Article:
The intersection of Rucker and Hewitt avenues in downtown Everett. (Ian Terry / The Herald)

The intersection of Rucker and Hewitt avenues in downtown Everett. (Ian Terry / The Herald)

Everett officials are planning for a loftier future downtown

High-rises aren’t likely for many years. But planners are anticipating the need for taller buildings.

EVERETT — The city’s skyline is likely to fill out, but don’t expect a 40-story tower anytime soon.

Everett is supposed to absorb 60,000 more people over the next two decades, according to population projections. They need to live somewhere, and there’s not a lot of room left for single-family development.

Downtown Everett is among the urban centers around Snohomish County seeing an increase in mixed-use buildings, which add living spaces above ground-floor businesses. Think Potala Place and the Aero Apartments. Market analysis shows high-rises aren’t likely to appear for more than a decade.

City staff have been working on a plan, called Metro Everett. It seeks to overhaul and simplify zoning in the downtown core and surrounding areas, including height limits. The proposal has gone before the planning commission several times. It will continue to be tweaked and reviewed into spring 2018. After the commission signs off, it would move to the City Council.

The goal is to allow taller buildings and greater density while providing buffers for neighborhoods, said David Stalheim, a city planning manager. Staff want to keep a street’s look and feel similar on either side, he said. Under the Metro Everett proposal, heights step down as they move out of the urban core.

If the plan is adopted, much of what happens with construction still would depend on developers and the economy. Not many new residential buildings in Everett exceed seven stories. Anything taller falls under international building codes that in many cases dictate more expensive materials, such as concrete or steel.

An earlier draft said there might be no height limits between Grand Avenue, Broadway, Everett Avenue and Pacific Avenue. After public comment, that was shifted to 25 floors.

The city also could link height allowances to required features, such as open public spaces, including courtyards and atriums, or environmentally friendly design, said Niels Tygesen, a city planner who is leading the discussion on height limits. Those rules would likely kick in at eight floors.

The zoning could include design standards so new apartment buildings aren’t imposing concrete blocks stretching from sidewalk to sidewalk. It’s not clear yet if the city would add language to protect views, which Everett never has done. The City Council has expressed interest in view protections, particularly for the north end of Rucker Hill, near the Pacific Avenue campus of Providence Regional Medical Center Everett.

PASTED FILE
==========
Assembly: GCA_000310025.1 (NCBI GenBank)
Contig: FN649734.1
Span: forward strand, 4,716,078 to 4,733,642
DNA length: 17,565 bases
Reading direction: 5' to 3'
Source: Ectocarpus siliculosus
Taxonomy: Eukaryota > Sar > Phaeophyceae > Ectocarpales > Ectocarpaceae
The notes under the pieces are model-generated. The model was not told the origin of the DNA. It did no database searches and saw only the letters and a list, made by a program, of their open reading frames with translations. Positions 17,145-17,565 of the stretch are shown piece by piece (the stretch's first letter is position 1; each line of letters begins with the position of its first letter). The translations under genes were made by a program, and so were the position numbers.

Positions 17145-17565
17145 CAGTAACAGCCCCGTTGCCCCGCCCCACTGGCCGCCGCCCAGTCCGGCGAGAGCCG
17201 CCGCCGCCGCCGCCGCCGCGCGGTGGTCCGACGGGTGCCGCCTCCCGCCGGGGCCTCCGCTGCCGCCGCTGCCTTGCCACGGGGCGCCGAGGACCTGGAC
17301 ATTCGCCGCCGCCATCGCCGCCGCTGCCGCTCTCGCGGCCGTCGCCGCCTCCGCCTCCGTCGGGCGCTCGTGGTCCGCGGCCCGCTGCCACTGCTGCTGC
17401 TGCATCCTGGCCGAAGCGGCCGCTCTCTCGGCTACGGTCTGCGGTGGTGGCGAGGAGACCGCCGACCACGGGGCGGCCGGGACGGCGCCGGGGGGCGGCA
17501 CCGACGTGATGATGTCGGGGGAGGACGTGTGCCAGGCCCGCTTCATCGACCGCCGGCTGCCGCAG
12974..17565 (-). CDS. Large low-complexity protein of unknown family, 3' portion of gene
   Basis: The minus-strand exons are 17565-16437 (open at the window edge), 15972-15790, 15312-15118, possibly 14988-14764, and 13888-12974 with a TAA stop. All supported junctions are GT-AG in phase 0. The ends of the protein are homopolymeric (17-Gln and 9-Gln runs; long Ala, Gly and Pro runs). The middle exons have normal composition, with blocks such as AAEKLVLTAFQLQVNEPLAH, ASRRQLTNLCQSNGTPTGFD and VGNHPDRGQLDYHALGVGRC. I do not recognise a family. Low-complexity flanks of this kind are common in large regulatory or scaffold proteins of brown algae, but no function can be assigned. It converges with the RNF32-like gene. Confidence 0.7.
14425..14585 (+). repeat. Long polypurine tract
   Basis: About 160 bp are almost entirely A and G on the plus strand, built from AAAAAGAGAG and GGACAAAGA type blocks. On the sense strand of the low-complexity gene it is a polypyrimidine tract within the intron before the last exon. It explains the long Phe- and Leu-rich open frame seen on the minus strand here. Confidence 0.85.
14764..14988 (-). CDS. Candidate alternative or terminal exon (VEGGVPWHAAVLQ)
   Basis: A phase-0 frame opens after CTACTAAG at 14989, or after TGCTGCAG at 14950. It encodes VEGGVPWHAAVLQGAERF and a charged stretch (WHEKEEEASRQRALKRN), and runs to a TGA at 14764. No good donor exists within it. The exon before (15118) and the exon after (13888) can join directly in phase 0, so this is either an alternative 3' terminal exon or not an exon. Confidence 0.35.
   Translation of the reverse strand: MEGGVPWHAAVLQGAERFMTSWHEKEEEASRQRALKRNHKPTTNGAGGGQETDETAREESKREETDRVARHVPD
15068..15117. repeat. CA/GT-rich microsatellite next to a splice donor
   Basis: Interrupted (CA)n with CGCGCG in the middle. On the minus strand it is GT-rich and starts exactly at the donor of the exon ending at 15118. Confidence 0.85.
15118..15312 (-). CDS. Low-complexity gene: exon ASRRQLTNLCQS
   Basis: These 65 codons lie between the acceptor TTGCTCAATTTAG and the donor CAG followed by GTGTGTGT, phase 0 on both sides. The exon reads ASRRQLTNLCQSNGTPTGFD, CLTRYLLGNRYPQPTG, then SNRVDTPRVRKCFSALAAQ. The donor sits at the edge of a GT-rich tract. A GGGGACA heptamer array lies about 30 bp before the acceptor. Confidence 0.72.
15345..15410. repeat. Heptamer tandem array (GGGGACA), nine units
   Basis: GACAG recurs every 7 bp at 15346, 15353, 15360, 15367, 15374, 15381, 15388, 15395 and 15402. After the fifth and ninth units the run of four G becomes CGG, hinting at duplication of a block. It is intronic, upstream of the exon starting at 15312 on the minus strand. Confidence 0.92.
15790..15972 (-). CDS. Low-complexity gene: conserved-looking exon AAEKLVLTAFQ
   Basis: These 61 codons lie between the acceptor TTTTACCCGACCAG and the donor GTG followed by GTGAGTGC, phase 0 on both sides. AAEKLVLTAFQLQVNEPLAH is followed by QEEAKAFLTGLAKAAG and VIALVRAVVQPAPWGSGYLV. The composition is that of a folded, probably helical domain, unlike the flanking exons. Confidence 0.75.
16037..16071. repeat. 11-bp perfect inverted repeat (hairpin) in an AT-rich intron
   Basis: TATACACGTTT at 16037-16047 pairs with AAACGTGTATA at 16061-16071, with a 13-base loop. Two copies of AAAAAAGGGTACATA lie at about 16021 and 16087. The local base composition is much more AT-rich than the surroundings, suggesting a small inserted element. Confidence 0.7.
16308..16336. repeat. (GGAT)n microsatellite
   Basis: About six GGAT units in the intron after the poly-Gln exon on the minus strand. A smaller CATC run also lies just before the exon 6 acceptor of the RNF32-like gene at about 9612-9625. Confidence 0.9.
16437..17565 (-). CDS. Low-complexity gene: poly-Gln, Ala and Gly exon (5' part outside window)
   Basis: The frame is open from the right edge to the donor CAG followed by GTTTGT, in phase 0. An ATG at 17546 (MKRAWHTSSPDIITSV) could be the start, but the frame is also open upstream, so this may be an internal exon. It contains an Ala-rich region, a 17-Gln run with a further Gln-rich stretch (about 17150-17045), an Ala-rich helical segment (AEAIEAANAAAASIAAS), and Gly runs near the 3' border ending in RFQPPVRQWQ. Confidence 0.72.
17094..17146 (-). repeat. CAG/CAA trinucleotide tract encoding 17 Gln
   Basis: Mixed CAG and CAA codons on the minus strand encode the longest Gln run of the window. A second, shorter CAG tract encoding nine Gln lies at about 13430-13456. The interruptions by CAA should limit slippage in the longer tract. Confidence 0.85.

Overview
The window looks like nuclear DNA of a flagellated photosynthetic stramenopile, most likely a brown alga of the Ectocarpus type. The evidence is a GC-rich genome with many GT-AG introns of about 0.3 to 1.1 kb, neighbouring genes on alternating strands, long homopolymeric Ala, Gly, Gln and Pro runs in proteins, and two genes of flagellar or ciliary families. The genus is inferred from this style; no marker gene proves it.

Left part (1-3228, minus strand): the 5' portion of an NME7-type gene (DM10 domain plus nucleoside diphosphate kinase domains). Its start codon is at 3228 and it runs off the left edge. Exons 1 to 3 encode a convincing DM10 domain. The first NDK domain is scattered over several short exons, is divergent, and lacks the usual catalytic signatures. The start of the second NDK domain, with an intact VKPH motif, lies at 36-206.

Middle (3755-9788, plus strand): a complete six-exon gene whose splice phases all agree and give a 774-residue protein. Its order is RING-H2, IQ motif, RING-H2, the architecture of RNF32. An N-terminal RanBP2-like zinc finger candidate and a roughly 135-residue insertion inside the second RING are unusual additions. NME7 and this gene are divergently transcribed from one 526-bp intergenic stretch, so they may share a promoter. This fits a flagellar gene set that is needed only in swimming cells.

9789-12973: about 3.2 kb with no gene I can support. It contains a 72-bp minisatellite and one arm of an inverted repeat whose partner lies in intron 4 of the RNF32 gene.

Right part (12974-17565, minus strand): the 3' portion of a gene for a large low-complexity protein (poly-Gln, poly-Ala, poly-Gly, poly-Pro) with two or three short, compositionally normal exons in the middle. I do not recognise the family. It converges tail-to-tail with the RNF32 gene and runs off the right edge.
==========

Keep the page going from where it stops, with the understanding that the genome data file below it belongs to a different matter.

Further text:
Development has been slower in Everett in recent years compared to Seattle or Bellevue, and that’s in part because the market doesn’t support higher rents such as those found farther south, according to a city report. Rents are a factor in a developer’s decision where to invest. The metro plan also suggests Everett’s future downtown will be better suited for townhomes, condos and multiplexes. No new single-family homes would be permitted in that area.

The Metro Everett plan coincides with a time of growing focus on affordable housing and what kinds of housing stock are needed in a community. Townhomes and condos are more attainable as starter homes, especially for people who don’t make six figures. The Riverfront development east of 41st Street includes a mix of townhomes and single-family houses. Not everyone agrees that’s what the future looks like, though.

Young professionals are a target market for downtown living, the report says. Baby boomers also will want increased housing options as they become seniors. As part of the plan, the city is likely to encourage multi-family dwellings in the neighborhood around Everett Station, another area considered prime for revitalization.

The metro plan also speaks to parking. The city could change the parking space requirements for developers in some areas and some kinds of buildings. Parts of downtown could focus more on transit options than every apartment getting a parking spot. Those talks are ongoing.

A building is considered a high-rise when it reaches 12 stories. The tallest building in the city, and Snohomish County, is the Providence Regional Medical Center Everett tower at 1321 Colby Ave. It just qualified as a high-rise. The Paine Field control tower and the Tulalip Resort Casino do as well. Most of downtown’s taller buildings — the Key Bank tower, the county administration building, the Wall Street Building and the Snohomish County Jail — are considered mid-rises.

Rikki King: 425-339-3449; rking@heraldnet.com. Twitter: @rikkiking.

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